The Communist Manifesto was first published on 21st February 1848, 174 years ago. Despite being centuries old, the Manifesto has been and continues to be one of the most influential books in modern history.
It introduced the ideas of scientific socialism, which Marx and Engels would elaborate on over the next 50 years and which would serve as a guide to action for revolutionaries to come.
But more than just a historic artefact, the content of the Manifesto continues to explain the situation we are in today.
The ruling ideas are the ideas of the ruling class
The situation Marx shines a light on does not seem 174 years old. Reading the Communist Manifesto, it is easy to relate to the words written as the situation has changed very little since then.
Marx said, “law, morality, religion are to him [the working class] so many bourgeois prejudices, behind which lurk in ambush just as many bourgeois interests”.
In other words, the ruling class will employ any moralistic ideals at its disposal to tape over the brutal system of exploitation which it rules over.
For example, we can still see capitalist morals being pushed into society over the question of benefits claimants. The bourgeoisie are happy to stoke up hatred towards ‘benefits scroungers’ and create claims that these people don’t work hard enough.
However it is the capitalist class who sit back and make money while others toil and make much more than £85 a week. It is a useful distraction for us to blame the most vulnerable in society, while the capitalists sit back and enjoy their billions. These are the bourgeois prejudices that lie behind the morality of capitalism.
An inherent crisis of capitalism
Marx said in 1848 how “uninterrupted disturbance of all social conditions, everlasting uncertainty and agitation distinguish the bourgeois epoch from all earlier ones”. The last period certainly fits this profile.
In 2008, the financial crash opened up a new and far more intense era of crisis, leading to lethal austerity and the scaling back of the social provision on which so many working-class families depend. Meanwhile, huge debt mounts steadily for the next generations to pay off. School and university students alike are no strangers to this process. The tripling of tuition fees, casualisation of work, decay of living conditions, soaring unemployment and rising homelessness confront us every day. The spectre of a future looks increasingly bleak.
The recent Covid-19 pandemic has only accentuated this process, announcing an epoch of crisis on a scale unheard of since the Black Death.
In this we may learn a lot from Marx’ prophetic phrase comparing capitalism to “the sorcerer who is no longer able to control the powers of the nether world whom he has called up”. The Tories are locked between elements of the sensible bourgeoisie they’re meant to represent and the Boris Johnson camp of reaction and rightwing attitudes which are guiding the country from crisis to crisis. The capitalists have lost all control.
Socialism or barbarism
Alongside the cyclical destruction caused by capitalist crises, capitalism perpetually threatens its very own mode of existence. In 1848 Marx mentioned “the subjection of nature’s forces to man” carried out under capitalism. He outlined how even in this early stage of industrial development the “application of chemistry to industry and agriculture” and notably the “clearing of whole continents” began.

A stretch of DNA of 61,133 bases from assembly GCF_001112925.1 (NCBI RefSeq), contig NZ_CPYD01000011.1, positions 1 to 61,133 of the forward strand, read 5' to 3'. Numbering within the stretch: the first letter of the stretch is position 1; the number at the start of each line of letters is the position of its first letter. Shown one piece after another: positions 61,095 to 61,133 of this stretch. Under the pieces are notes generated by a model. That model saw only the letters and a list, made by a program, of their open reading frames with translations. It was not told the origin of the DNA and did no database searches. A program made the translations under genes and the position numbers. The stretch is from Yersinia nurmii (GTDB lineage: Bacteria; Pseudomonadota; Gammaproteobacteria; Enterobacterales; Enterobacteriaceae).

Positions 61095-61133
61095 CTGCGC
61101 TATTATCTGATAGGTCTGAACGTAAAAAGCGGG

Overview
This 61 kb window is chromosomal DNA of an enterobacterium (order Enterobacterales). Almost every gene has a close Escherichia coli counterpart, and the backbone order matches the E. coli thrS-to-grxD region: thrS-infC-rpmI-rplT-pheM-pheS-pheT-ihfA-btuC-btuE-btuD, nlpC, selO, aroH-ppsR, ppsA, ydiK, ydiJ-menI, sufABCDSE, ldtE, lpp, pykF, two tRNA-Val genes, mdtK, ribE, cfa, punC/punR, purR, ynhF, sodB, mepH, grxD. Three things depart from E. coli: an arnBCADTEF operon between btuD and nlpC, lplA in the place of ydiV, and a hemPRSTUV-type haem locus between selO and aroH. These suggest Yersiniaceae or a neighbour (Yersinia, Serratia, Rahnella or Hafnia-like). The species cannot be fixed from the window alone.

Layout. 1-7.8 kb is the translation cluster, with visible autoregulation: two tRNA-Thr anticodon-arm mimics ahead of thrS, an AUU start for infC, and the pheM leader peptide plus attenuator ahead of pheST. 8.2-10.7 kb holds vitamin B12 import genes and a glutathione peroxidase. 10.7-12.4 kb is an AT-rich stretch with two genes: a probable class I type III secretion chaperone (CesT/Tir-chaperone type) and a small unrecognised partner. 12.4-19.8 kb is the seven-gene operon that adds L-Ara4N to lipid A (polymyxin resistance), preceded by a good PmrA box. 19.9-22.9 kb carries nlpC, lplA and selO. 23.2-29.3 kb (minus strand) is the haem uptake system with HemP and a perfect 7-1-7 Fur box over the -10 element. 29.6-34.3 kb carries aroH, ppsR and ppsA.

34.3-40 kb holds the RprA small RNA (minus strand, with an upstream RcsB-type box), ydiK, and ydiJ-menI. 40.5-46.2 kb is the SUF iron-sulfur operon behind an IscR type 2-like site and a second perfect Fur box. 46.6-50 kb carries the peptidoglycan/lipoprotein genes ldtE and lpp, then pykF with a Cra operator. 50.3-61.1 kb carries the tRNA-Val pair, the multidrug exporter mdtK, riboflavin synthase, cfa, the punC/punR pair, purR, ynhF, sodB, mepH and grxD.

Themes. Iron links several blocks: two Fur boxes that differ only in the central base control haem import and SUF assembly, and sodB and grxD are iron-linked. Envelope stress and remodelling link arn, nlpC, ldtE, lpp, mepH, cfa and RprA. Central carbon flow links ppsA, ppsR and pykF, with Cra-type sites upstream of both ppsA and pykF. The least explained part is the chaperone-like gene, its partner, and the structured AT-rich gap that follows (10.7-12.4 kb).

As we know deforestation is a huge problem facing 21st century society, which aside countless other polluting offences in the capitalist chain of production has the potential to cause climate disaster as early as the year 2050.
The barbaric wars produced by imperialism are another example of this. Marx was right when he predicted that the bourgeois “compels all nations, on pain of extinction, to adopt the bourgeois mode of production.” This prophesied the colonial and imperialist policies of bourgeois powers like the USA and Britain. From the infamous “Scramble for Africa” right up to the numerous wars, foreign invasions and coups of the latter half of the 20th century, we see a virtual crusade against the rest of the world.
The point is to change it
But aside from many astonishing predictions and a description of the processes of capitalism which is far more adequate than any university textbook, the point of the Manifesto is not to make a pale description of how pitifully awful capitalism is, rather it is a call to arms to change the world. Most importantly, the Manifesto explained the basis on which to fight and abolish capitalism, i.e. the class struggle.
Capitalism, like any social system that has preceded it, produces its own grave-diggers in the form of the working-class. At the time when Marx and Engels wrote, this class was still embryonic and had only really developed numerically and politically in Britain. Today, it is larger and more powerful than it has ever been and in Britain composes the vast majority of the population.
When Marx and Engels wrote the Manifesto, this was not done merely out of interest, but in order to get the ideas of these two great revolutionaries out into the public view. The First International, of which Marx and Engels were a key part, commissioned this text to spread the word about Marx’s ideas. The point of the Manifesto has always been to raise class consciousness and create revolutionaries.
The purpose of Marxism is to equip that class with a revolutionary programme to abolish the horror without end that is capitalism. The ideas that are summarised in the Communist Manifesto are a guide to revolutionaries and have had an impact on its most decisive events in modern history. We stand in the footsteps of giants. It is the task of the Marxist Student Federation, as part of the International Marxist Tendency, to pick up that mantle, to study these ideas, and to use them to lead the Socialist Revolution of the 21st Century!
By Oscar Tilcott